' 11. In photo-phonographic apparatus, the combination of a sound record having a plurality of sound tracks thereon, and a scanning member associated with said record, said scanning member having at least one scanning track for each of said sound. tracks and being mounted for movement simultaneously with said record, and said scanning tracks being each adapted to scan the' entire length oftheir respectively associated sound tracks.

12. In photo-phonographic apparatus, l the combination of amovable sound record having a sound track thereon, and a'scanning member associated with and movable relative to said record,

said scanning member having a plurality of sound track thereon, and a scanning memberasv sociated with and rotatable relative to said record, said scanning member being provided with a spiral scanning track of greater pitchthanthe pitch of said sound track, and the speed of rotation of said scanning member relative to that of the sound record being a function of the relative V pitch dimensions of said respective tracks.

14:. In photo-acoustic' apparatus, the combina- I tion of a rotatablesound record having a spiral sound track thereon, and a scanning member associated with and rotatablerelative to saidiec- 0rd, said scanning member being pr'ovided with a plurality of spiral scanning tracks evenly spaced on said scanning member.

\ 15. In vphonographic apparatus, a sound record, means for reproducing sound from said record,- and means external to the record for rendering said sound reproducing means ineffective to reproduce sound between predetermined points insaid record. f k 16. In photo-phonographic apparatus, a photographic record, a light source adapted to cooperate th said record to reproduce sound, an energizing circuit for said light sauce, and means external to said record for maintaining said circuit closed between predetermined points in said record and open between other predetermined points in said record. f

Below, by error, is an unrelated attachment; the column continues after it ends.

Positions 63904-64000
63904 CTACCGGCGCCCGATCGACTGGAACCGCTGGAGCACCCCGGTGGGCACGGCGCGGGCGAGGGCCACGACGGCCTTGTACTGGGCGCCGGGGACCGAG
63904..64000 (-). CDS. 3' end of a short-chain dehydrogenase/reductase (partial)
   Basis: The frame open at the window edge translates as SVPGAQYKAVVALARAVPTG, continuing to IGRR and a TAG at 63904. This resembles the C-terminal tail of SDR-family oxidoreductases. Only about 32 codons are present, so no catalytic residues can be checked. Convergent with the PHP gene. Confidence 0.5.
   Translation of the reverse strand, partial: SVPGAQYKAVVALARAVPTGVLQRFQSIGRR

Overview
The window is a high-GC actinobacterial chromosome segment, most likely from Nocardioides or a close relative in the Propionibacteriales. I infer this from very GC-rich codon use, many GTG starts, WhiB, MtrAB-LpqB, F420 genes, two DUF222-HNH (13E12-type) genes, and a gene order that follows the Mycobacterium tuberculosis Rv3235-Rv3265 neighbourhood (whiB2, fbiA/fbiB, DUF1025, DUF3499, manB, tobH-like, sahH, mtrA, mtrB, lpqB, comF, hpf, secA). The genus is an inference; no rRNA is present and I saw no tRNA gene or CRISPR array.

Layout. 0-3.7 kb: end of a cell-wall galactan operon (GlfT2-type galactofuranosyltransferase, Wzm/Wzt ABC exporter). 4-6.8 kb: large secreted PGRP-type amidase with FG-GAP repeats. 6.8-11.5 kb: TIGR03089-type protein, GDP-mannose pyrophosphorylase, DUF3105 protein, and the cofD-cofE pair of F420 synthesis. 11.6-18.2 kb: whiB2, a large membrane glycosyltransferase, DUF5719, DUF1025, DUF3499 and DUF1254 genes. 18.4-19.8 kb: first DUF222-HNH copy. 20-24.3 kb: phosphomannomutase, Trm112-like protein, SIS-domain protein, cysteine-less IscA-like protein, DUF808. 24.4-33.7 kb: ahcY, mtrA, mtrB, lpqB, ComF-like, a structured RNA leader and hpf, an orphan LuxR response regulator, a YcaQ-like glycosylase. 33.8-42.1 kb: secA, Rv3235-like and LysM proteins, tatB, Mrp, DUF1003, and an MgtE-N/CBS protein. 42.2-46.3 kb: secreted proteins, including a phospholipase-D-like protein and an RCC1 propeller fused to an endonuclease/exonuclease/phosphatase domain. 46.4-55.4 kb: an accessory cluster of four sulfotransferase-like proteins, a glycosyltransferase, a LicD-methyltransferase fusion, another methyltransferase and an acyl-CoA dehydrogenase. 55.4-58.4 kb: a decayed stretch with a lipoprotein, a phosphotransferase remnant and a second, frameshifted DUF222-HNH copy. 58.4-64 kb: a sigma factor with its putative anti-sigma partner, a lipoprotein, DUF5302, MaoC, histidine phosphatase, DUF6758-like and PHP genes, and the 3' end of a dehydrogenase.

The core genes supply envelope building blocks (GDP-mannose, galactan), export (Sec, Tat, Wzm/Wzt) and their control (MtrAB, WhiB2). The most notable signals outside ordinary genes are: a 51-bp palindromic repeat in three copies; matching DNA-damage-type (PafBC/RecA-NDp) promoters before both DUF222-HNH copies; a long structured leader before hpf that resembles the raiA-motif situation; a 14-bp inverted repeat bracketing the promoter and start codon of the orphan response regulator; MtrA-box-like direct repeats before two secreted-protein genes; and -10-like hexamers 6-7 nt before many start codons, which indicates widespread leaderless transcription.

17. Inph'oto-phonographic apparatus, a rotatable record having a spiral sound track thereon, a scanning member associated with said rec-- 0rd and rotatable relative; thereto, said scanning member having a spiral scanning track of greater 1 pitch than said sound track for scanning said sound track, a motor for driving said record and said scanning member, and meansYor controlling said motor to cause it tostop when said scanning a I member has reached a predetermined position relative to said record. v

18. In photo-phonographic apparatus, a rotatable record having a spiral sound track thereon, a scanning member associated with said rec- 19min photo-acoustical apparatus, means for illuminating a photographic recordpsaid means comprising a filamentary light source, a cylindrical condensing lens in close proximity to the filament of said light source with the axis oi said lensat right angles to that of said filament, and 20 a second cylindricallens in close proximity to the record, said second lens having its axis parallel to that of said filament x 20. .Imphoto-acoustical apparatus, means for il-.

'luminat'ing a photographic record, said means comprising a light source including a coiled filament optical condensing means adjacent said filament tor projecting toward said record a light beam of minimum divergence, and optical means' adjacent the record for focusing upon said record,

in the plane the'reof,'-the filament coil diameter.

21pm phonographic apparatus, the'combination of a sound record, and scanning means therefor substa ially co-extensive with the entire area otsaid rd. ELL SWOR'I'H D. COOK.

Referenced by
Citing PatentFiling datePublication dateApplicantTitle
US3815146 *Apr 9, 1973Jun 4, 1974Teletype CorpRecord-turntable assembly and method of making
US5523995 *Apr 1, 1994Jun 4, 1996Lichtenberg; Heinz D.Optical information read/write system with a spread plane beam
Classifications
U.S. Classification369/18, 369/111, 369/221
International ClassificationG11B3/64
Cooperative ClassificationG11B3/64
European ClassificationG11B3/64